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PLoS One. 2012;7(10):e47003. doi: 10.1371/journal.pone.0047003. Epub 2012 Oct 10.

Serum microRNA-155 as a potential biomarker to track disease in breast cancer.

Author information

1
National Center for Clinical Laboratories, Beijing Hospital of the Ministry of Health, Beijing, People's Republic of China.

Abstract

BACKGROUND:

One major impediment to improving the management of breast cancer is the current lack of tumor marker with sufficient sensitivity and specificity. A growing body of evidence implicates the diagnostic potential of circulating miRNAs in cancer detection. MiR-155 plays an important role in the pathogenesis of breast cancer. However, the level of circulating miR-155 and its clinical relevance are not well established. The objective of the current study was to learn more about serum miR-155 in patients with breast cancer.

METHODOLOGY/PRINCIPAL FINDINGS:

Using quantitative reverse transcription polymerase chain reaction (RT-qPCR), we demonstrated that serum miR-155 had significant increased levels in breast cancer patients (n = 103) compared with healthy subjects (n = 55) (p<0.001), which had a mean fold change of 2.94. Receiver operating characteristic (ROC) analysis revealed that miR-155 had considerable diagnostic accuracy, yielding an ROC-AUC (the areas under the ROC curve) of 0.801 (sensitivity 65.0%, specificity 81.8%). In addition, sera from a subset of breast cancer patients (n = 29) were collected after surgery and after four cycles of chemotherapy to evaluate the effects of clinical treatment on serum levels of candidate miRNAs. Surprisingly, a decreased level of serum miR-155 was found; whereas the concentrations of carbohydrate antigen 15-3 (CA15-3), carcinoembryonic antigen (CEA) and tissue polypeptide specific antigen (TPS) did not show this trend. Our results revealed that 79% patients showed response or stable disease after therapy had declined levels of serum miR-155.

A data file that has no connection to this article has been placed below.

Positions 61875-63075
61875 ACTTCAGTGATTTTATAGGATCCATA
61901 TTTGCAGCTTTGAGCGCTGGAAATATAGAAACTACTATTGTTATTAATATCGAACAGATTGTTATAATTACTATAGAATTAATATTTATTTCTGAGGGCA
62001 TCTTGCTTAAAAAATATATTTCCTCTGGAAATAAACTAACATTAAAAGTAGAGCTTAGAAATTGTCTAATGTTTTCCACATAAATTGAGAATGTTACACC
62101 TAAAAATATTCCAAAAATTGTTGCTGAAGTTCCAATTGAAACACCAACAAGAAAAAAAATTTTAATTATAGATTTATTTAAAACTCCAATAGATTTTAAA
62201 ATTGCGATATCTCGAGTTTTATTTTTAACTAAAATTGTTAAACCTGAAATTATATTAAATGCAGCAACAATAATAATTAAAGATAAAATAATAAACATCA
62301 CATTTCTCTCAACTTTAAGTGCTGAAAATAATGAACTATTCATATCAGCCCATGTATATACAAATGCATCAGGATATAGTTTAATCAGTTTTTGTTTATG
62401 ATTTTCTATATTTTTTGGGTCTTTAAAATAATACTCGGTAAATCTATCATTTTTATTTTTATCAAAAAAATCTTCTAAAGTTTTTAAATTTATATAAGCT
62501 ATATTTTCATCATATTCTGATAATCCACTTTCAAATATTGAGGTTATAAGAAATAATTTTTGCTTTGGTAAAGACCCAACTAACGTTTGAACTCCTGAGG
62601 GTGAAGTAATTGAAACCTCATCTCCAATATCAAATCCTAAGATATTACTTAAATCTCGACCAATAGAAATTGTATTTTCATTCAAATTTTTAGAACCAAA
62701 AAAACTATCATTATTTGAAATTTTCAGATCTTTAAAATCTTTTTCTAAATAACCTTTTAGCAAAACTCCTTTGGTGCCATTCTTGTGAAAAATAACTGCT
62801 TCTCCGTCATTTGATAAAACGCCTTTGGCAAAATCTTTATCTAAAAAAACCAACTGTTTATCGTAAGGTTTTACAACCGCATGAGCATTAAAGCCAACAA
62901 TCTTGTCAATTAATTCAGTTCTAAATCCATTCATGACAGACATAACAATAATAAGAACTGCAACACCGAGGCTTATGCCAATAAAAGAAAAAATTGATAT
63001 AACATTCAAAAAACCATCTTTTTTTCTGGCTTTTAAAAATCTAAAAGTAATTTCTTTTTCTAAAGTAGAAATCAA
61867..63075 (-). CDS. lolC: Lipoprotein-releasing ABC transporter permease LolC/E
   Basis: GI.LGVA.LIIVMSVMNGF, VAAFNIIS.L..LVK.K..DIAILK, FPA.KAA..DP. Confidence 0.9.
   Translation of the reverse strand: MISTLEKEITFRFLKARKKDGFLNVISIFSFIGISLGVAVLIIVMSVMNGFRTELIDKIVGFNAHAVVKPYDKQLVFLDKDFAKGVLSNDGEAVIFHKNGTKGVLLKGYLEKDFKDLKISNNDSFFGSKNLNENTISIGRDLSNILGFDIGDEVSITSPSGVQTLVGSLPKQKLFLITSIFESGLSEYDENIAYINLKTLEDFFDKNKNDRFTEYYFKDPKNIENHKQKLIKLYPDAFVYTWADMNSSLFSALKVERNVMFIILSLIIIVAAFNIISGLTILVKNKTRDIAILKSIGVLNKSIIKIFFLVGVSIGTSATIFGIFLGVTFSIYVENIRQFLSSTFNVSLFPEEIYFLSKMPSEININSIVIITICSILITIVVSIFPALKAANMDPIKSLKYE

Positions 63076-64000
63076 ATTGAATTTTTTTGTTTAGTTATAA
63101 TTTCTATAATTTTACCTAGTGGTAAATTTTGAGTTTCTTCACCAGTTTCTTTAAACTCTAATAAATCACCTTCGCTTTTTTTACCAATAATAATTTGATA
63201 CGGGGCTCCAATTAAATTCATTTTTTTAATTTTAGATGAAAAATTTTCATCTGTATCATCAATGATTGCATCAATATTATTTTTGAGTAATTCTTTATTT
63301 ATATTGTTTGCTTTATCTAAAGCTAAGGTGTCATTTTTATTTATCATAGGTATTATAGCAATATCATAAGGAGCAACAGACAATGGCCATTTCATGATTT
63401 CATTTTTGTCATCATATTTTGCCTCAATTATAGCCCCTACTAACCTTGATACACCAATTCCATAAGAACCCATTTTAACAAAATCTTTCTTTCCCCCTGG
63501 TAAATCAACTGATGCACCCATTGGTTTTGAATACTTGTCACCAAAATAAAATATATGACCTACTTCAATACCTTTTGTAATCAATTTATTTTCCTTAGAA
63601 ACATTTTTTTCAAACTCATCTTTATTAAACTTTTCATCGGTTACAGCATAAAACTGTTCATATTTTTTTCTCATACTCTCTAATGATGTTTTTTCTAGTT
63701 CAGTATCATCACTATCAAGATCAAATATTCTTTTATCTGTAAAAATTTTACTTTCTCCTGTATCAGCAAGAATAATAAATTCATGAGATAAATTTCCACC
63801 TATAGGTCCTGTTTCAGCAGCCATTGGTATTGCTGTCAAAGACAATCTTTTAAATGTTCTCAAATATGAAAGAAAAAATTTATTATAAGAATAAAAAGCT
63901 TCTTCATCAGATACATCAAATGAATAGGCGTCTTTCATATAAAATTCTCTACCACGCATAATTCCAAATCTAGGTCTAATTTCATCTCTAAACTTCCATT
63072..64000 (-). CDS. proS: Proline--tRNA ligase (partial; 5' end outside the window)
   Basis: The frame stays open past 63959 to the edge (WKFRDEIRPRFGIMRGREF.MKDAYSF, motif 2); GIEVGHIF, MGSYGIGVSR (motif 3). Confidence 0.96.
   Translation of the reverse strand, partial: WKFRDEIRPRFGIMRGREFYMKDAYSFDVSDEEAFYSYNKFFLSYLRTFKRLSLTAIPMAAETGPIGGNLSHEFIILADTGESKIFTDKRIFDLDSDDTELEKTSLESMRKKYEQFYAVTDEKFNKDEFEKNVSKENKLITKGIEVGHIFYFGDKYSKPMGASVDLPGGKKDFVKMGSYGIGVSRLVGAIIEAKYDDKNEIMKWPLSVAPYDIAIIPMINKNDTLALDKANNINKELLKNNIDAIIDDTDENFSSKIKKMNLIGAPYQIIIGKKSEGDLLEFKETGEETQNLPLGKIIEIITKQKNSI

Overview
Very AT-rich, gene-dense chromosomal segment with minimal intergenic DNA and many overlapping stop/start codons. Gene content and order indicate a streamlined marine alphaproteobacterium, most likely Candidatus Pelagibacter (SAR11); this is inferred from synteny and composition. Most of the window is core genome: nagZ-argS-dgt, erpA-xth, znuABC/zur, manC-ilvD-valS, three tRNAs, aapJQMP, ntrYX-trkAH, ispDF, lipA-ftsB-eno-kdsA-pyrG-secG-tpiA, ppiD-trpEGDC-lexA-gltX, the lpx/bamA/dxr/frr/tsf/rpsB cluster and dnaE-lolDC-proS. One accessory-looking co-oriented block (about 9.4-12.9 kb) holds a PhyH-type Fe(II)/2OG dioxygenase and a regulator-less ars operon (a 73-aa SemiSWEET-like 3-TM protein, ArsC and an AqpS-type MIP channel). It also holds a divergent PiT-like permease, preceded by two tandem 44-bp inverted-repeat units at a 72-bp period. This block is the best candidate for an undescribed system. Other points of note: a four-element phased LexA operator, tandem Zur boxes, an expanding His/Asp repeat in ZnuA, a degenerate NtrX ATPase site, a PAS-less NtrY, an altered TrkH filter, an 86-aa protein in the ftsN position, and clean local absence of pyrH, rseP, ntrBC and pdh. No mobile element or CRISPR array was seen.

CONCLUSIONS/SIGNIFICANCE:

Our results suggest that serum miR-155 is a potential biomarker to discriminate breast cancer patients from healthy subjects. For the first time, we demonstrated a declined trend of miR-155 after surgery and chemotherapy, which raises the possibility to use it as an indicator for treatment response.

PMID:
23071695
PMCID:
PMC3468565
DOI:
10.1371/journal.pone.0047003
[Indexed for MEDLINE]
Free PMC Article

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